Hospital Variation in Intravenous Inotrope Use for Patients Hospitalized with Heart Failure: Insights from Get With The Guidelines
Background—Prior claims analyses suggest that the use of intravenous inotropic therapy for patients hospitalized with heart failure varies substantially by hospital. Whether differences in the clinical characteristics of the patients explain observed differences in the use of inotropic therapy is not known.
Methods and Results—We sought to characterize institutional variation in inotrope use among patients hospitalized with heart failure before and after accounting for patients' clinical factors. Hierarchical generalized linear regression models estimated risk-standardized hospital-level rates of inotrope use within 209 hospitals participating in Get With The Guidelines-Heart Failure (GWTG-HF) registry between 2005-2011. The association between risk-standardized rates of inotrope use and clinical outcomes were determined. Overall, an inotropic agent was administered in 7,691 of 126,564 (6.1%) HF hospitalizations: dobutamine 43%, dopamine 24%, milrinone 17%, or a combination 16%. Patterns of inotrope use were stable over the 7-year study period. Use of inotropes varied significantly between hospitals even after accounting for patient and hospital characteristics (median risk-standardized hospital rate 5.9%, IQR 3.7-8.6%, range 1.3-32.9%). After adjusting for case mix and hospital structural differences, model intra-class correlation indicated that 21% of the observed variation in inotrope use was potentially attributable to random hospital effects (i.e. institutional preferences). Hospitals with higher risk-standardized inotrope use had modestly longer risk-standardized length of stay (p=0.005) but had no difference in risk-standardized inpatient mortality (p=0.12)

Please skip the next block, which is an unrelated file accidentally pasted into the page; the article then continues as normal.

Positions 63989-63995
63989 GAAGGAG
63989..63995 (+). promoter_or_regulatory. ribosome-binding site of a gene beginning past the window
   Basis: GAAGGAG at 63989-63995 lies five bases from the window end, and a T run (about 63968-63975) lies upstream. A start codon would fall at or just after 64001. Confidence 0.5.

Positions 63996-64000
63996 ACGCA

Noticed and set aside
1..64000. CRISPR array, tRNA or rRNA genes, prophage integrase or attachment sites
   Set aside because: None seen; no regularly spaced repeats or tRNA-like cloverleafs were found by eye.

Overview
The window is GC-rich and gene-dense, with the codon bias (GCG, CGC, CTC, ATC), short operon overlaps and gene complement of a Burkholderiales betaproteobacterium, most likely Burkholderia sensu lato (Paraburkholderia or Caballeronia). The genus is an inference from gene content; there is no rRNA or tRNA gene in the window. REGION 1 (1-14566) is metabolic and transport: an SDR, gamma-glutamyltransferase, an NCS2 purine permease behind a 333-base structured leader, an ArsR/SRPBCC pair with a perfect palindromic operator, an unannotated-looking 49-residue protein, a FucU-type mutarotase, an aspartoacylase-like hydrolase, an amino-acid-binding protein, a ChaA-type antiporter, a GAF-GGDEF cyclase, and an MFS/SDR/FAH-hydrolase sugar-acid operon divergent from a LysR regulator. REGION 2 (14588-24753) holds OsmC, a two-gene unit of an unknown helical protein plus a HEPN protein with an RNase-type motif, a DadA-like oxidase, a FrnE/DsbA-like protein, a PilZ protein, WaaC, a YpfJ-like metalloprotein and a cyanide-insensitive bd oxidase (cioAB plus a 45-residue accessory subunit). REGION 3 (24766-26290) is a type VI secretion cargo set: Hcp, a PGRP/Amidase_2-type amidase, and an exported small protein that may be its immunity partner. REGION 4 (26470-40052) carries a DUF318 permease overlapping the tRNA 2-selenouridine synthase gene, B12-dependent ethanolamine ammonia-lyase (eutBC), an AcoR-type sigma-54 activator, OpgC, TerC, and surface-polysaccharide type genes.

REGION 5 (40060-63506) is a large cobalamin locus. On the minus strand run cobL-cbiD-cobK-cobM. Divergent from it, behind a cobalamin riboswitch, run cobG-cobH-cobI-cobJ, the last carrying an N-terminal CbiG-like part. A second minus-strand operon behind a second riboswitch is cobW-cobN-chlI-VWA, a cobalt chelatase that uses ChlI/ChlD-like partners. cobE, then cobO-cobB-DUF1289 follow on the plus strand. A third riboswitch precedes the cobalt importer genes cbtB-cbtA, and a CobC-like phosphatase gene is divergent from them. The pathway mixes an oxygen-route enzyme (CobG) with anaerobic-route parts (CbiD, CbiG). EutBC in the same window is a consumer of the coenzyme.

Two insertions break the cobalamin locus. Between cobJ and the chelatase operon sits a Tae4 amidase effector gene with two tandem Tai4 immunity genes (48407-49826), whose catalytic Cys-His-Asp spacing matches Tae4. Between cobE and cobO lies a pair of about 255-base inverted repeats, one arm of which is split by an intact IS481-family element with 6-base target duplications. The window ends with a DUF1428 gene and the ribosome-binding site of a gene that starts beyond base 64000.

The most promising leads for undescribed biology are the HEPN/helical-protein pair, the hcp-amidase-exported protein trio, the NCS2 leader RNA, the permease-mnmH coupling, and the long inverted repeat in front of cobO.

Conclusions—Use of intravenous inotropic agents during hospitalization for heart failure varies significantly among U.S. hospitals, even after accounting for patient and hospital factors.
- Received June 20, 2013.
- Accepted January 23, 2014.